I am a writer by day and a networker by night. I haven’t settled on an actual job just yet, but I am starting to get restless being cooped up in the apartment with our dog. So I’ve just recently started looking for full-time work. Teaching English seems to be a job that is in high demand here in Shanghai but, personally, I would like to find something in Shanghai’s bustling financial industry.

3. How often do you communicate with home and how?
I communicate with home often. Unfortunately, my mom doesn’t know how to use Skype just yet, haha, so I’d say email is probably the most frequent mode of communication for me. But with my technologically-savvy friends, I love to use Skype.

4. What's your favorite thing about being an expat in China?

For me, the best things about living in China are intangible. Don’t get me wrong: the incredible scenery of Shanghai’s skyline, the living history in buildings and neighborhoods, the authentic Chinese food, and the people are all great things. But when the sun sets on my life, the best part about being an expat in China is that I can say I had the courage to do something that many people only talk about doing.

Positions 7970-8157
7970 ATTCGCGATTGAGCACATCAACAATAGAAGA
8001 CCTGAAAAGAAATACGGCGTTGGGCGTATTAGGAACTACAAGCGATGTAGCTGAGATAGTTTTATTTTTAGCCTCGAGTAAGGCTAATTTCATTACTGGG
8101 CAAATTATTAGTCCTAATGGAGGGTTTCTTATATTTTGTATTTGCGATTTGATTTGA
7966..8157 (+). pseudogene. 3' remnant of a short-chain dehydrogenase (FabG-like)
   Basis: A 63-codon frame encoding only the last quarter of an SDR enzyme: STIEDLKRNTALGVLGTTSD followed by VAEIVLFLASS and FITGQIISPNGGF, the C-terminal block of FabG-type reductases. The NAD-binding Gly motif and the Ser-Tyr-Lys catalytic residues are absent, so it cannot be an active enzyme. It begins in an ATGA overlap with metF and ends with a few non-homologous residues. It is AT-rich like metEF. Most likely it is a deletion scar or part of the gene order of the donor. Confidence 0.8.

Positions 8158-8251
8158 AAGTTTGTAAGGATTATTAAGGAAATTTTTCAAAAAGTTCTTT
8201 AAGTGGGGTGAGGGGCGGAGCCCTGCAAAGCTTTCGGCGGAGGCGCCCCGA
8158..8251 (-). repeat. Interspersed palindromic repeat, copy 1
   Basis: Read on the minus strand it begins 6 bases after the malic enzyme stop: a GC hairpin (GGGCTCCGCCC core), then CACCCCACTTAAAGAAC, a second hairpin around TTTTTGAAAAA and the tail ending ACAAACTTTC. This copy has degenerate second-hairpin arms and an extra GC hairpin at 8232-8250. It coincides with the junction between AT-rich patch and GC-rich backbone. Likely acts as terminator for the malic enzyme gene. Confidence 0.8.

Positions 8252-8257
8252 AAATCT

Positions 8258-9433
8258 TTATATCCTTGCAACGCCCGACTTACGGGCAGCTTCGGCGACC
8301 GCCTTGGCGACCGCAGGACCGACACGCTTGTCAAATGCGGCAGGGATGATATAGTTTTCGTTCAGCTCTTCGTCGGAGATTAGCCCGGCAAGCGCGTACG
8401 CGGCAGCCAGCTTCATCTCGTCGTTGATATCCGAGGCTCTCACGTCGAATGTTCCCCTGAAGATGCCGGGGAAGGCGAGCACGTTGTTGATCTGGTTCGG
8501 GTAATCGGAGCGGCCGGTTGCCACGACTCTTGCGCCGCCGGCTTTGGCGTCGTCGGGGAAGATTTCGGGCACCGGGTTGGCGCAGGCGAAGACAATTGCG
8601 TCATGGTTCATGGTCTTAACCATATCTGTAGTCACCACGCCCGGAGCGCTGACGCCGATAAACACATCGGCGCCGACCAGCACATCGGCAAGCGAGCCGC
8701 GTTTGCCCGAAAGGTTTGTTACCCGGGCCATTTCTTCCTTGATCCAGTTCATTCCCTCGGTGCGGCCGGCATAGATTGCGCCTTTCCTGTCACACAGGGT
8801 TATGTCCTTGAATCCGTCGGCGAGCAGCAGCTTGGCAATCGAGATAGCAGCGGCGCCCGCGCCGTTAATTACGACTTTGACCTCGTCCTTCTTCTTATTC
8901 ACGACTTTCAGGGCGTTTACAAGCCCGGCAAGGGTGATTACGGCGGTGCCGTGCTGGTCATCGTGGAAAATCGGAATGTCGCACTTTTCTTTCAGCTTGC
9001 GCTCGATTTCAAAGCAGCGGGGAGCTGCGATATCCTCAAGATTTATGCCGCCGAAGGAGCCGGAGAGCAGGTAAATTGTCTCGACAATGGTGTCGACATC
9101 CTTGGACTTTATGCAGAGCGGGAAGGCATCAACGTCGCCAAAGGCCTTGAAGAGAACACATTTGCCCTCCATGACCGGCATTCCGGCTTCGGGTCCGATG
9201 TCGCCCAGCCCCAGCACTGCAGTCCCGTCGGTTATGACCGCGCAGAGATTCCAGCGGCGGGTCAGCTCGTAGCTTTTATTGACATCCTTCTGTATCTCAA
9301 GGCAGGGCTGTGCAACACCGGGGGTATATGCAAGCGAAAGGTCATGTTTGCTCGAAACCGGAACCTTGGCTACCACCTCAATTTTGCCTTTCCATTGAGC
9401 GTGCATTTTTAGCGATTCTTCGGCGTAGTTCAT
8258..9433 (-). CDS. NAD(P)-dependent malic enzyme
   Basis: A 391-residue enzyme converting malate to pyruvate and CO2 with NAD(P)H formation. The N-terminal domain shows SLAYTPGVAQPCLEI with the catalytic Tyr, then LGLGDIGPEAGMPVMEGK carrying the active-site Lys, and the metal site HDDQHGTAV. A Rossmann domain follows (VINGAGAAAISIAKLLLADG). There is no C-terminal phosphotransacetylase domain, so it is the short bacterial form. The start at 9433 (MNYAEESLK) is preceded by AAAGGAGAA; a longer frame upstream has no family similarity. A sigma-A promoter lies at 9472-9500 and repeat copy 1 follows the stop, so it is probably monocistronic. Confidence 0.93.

5. What’s the worst thing about being an expat in China?
Not knowing the language fully. I took three years of Mandarin in college but still have trouble understanding people because they speak SO fast. It also doesn’t help that Shanghainese can be indecipherable even to Chinese people from Beijing. The language barrier is definitely a big drawback/disadvantage.

6. What do you miss most?
Aside from missing friends and family, which would be the obvious answer here, I miss American football, basketball, and baseball. I’m a huge sports fan, and some of our best Los Angeles memories were spent at the Coliseum (for USC football games), Dodger Stadium (watching the Dodgers play), and Staples Center (where the Lakers are bigger than life). I really miss being able to go see American sporting events!!

7. What custom/ habits do you find most strange about your adopted culture?
The road etiquette of Shanghainese people is a little strange, to put it mildly. There are traffic lights in most places, but people don’t really pay attention to them as often as they should. It almost seems like red lights and green lights are mere suggestions rather than actual laws. So many accidents are caused by people who fail to heed common-sense rules of the road, which is a habit I have not gotten used to yet.